Today, on the 50th anniversary of the first human moon landing, I’d like to state how important it is to clearly convey our science to the general public. One way to do that is, with your next manuscript submission to JGR Space Physics (or any other AGU journal), to include a Plain Language Summary. These have been around now for about 3 years and I have written before about how to craft a good one. Today, being a significant anniversary of a momentous space event, is an excellent time to revisit this topic of how well we communicate space physics to people beyond our scientific niche.
From my notes from the EiC meeting last March, Jenny Lunn, one of the Directors of Publications for AGU, gave a presentation that included a concise listing of the elements of a good PLS:
- Understandable to non-specialist
- Free of unexplained scientific jargon
- Narrative that sets the scene for the research
- Concise explanation of the article’s main aims and results
- Discussion of the broader relevance of the findings
A big concept that summarizes these points: do not simply change a few words in your technical Abstract and paste that into the PLS text box at AGU’s GEMS site for manuscript submissions. This might actually do more harm than good.
This process of science communication to non-specialists is not an easy task for most space scientists. We are not trained to write this way. Instead, we have been trained to do the exact opposite of the first two bullet points. As we work towards brevity in our manuscript prose, we intentionally include jargon, which, by definition, is a shortcut word for something that researchers in the field would already understand. We often skip the longer definitions of the field’s common terms, and sometimes even have reviewers or editors telling us to remove verbose definitions. Writing for the non-specialist is systematically pounded out of us as we publish more scholarly articles.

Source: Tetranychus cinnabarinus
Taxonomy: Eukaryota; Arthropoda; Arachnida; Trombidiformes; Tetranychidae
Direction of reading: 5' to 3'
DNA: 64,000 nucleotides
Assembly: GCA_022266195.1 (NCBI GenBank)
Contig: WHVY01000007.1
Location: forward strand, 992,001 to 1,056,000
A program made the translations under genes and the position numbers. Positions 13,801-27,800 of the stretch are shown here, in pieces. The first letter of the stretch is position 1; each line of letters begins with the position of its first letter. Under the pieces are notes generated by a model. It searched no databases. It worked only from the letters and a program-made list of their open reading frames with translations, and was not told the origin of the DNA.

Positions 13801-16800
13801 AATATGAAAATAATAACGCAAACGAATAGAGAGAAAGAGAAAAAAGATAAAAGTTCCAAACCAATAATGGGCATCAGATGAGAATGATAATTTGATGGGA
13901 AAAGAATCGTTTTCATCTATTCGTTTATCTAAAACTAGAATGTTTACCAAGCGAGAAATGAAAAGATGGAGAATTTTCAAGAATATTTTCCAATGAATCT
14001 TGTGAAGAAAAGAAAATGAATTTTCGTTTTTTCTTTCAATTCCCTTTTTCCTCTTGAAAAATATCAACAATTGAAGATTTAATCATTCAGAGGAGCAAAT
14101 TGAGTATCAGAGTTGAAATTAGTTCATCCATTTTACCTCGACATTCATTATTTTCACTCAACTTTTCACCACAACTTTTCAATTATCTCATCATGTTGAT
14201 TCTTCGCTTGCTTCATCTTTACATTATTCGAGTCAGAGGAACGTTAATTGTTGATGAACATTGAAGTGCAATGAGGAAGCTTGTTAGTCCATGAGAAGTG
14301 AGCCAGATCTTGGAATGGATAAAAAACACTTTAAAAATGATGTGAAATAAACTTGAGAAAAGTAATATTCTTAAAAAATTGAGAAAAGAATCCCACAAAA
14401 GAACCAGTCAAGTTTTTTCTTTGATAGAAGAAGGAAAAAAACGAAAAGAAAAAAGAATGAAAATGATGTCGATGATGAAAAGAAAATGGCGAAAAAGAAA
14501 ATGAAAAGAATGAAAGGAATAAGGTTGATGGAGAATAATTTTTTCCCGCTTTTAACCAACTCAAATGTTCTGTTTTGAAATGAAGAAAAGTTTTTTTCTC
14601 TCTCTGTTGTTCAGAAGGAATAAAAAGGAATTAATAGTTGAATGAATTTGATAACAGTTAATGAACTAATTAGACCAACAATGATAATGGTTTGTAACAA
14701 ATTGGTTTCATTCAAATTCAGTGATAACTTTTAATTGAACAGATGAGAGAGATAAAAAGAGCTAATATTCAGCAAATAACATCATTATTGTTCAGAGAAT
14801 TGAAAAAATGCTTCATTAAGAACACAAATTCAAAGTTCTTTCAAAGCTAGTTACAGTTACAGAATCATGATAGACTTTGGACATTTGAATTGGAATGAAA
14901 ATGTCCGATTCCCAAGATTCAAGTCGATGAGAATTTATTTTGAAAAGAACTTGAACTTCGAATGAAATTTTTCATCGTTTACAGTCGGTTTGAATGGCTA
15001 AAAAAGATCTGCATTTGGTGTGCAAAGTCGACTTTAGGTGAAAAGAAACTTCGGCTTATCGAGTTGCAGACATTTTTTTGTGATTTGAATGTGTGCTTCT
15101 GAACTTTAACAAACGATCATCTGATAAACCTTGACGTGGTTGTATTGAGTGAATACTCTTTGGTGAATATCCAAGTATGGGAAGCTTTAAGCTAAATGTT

It takes significant effort to rework our research article into something understandable for someone that might have had one physics or chemistry class in high school. And it takes practice, too. Do not be discouraged if your first attempt is not that good. Keep reworking it. This is definitely a skill that can be learned.
AGU has resources for you. One is their Sharing Science page, where there are many resources, such as a page on writing a PLS, another on avoiding jargon, advice for devising a good elevator pitch, and a science communication tips&tools PDF. On avoiding jargon, a question they prompt for us: would a ninth grader understand you? That’s hard to do with ultra-low-frequency pulsations of the Earth’s magnetosphere, or counterstreaming Alfvén waves in the solar corona, or the thermospheric quasi-six-day-wave. Your PLS needs a good introduction, yet it is mandated to be shorter than your regular Abstract (200 words for the PLS, instead of 250 for the Abstract).
At the same time, don’t overstate your findings in the PLS. It’s okay to state that “this study addresses a small part of this bigger picture.” Claiming that every paper is “a fundamental advancement of profound impact” will give the public discovery fatigue. I encourage you to write a PLS with every paper, but not all PLSes need to worded as a breakthrough moment for the field. Do it when it is appropriate, but save it for those times, and use less haughty wording for your other papers.
Finally, I’d like to say that takes a sustained and concerted effort to be good at conveying space science to the general public. So, start with the small stuff, like a PLS, that can be rewritten, revised, and honed as much as you need before it is released. The more you do it, the better you will become at it. The more of us that do it, the better we as a research community become at raising awareness of our field to the general public. And today is a great day to remember that most people love outer space and that our work has a pretty high “cool” factor in most people’s minds.